A former GCSAA president and longtime golf administrator has been tabbed to take the reigns of the association as its new chief executive officer.
Mark J. Woodward, CGCS, the association's president in 2004 who is currently the golf operations manager for the city of San Diego, is the choice to replace Steve Mona, CAE, who became the chief executive of the World Golf Foundation March 3. Woodward is the first golf course superintendent to serve as GCSAA's permanent chief executive.
“We were extremely pleased with the quantity and quality of candidates that were interested in the position. Without a doubt, Mark presented the best fit for the association,” GCSAA President David S. Downing II, CGCS said. “He is a talented individual with a myriad of skills and abilities that will serve him, the membership, the association, the industry and the game well. He has a strong track record of service to GCSAA and success as a golf course superintendent and an administrator. His efforts have earned him rave reviews in bolstering golf operations for the city of San Diego.”
In his current role in San Diego, Woodward has been crucial in preparing city-owned and operated Torrey Pines for this June's U.S. Open, to be played on the facility's South Course. As a result of those duties, Woodward will transition to his new role at GCSAA on July 1.
“It is important to him and to GCSAA that he sees to completion the U.S. Open," Downing said. "It is a wonderful celebration of the game and it is only fitting that he finishes his integral role in conducting the event.”
A familiar face to GCSAA, Woodward has been actively involved as a committee participant, a member of the board of directors and 68th president of the association. He is in his 30th year as a GCSAA member and first achieved the status of certified golf course superintendent in 1986.
Woodward has a strong golf course management background. He began his career as an assistant golf course superintendent at Mesa’s Dobson Ranch Golf Course, helping to construct the layout. Two years later he assumed the superintendent position and then in 1987 assumed the additional duties of managing Mesa’s Riverview Golf Course. His grandfather Jay is one of only three superintendents to have been inducted into the Arizona Golf Hall of Fame and was recognized as one of 11 GCSAA members to be recognized for outstanding service at the association’s 50th anniversary celebration. Other family members to have served in the superintendent profession include his son Matt, son-in-law Cody Swirczynski, a cousin, Mike Pock, and his sons, Ernie and Jay.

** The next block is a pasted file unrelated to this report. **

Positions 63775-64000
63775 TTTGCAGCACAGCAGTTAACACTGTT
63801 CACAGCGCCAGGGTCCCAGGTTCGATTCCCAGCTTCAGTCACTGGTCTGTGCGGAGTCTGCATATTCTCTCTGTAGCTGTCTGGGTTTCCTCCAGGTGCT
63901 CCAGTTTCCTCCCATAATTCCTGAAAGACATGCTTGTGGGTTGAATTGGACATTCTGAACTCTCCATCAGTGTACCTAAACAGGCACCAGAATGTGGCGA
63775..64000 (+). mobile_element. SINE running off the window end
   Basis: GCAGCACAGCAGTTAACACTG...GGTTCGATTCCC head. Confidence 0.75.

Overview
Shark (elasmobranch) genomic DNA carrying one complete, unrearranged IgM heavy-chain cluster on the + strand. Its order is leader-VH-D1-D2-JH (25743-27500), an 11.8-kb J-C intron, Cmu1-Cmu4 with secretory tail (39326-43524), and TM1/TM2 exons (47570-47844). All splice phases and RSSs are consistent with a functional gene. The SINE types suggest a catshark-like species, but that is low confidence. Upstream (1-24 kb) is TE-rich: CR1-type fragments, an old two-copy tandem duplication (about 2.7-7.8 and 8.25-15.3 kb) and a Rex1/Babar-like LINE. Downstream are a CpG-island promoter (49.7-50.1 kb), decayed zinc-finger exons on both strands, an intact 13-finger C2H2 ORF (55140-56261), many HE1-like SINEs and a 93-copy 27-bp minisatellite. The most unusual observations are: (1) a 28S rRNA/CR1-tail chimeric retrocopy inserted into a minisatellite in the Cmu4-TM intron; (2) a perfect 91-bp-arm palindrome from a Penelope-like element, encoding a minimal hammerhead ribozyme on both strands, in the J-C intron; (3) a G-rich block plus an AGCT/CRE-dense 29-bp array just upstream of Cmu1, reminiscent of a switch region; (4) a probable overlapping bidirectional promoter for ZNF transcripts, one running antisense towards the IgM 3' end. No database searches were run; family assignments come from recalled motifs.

In addition to his past volunteer service to GCSAA, Woodward is active in the National Institute of Golf Management sponsored by the National Golf Foundation. He joined the NIGM board of regents in 1992, serving as its chair in 1999. He was a trustee for the Environmental Institute for Golf, serving as secretary in 2004.
In his capacity in San Diego, Woodward developed a five-year business plan that has resulted in generating an additional $3 million in revenue from 2006 to 2007, including the implementation of the Advance Tee Time program that added $500,000 in revenue in the first year. His department has hosted numerous high profile events including three junior world golf championships, three city amateur championships, three PGA Tour events and the upcoming U.S. Open — on top of the three golf facilities annually hosting 260 golf outings. His plan resulted in creating 20,000 additional tee times available for the public golfer. From a golf course standpoint, Woodward has implemented a management plan that has produced drastically improved course conditions and enhanced environmental stewardship.
Woodward was named to his position in San Diego in January 2005 after serving 31 years in various capacities with the Phoenix suburb of Mesa, Ariz. His last position there was parks and recreation administrator, which included the oversight of two golf courses, a tennis facility, the Chicago Cubs spring training home, a minor league baseball training site, a park ranger program and a cemetery. He is a 1974 graduate of Arizona State University with a degree in environmental resources and holds a master’s degree in business administration from the University of Phoenix.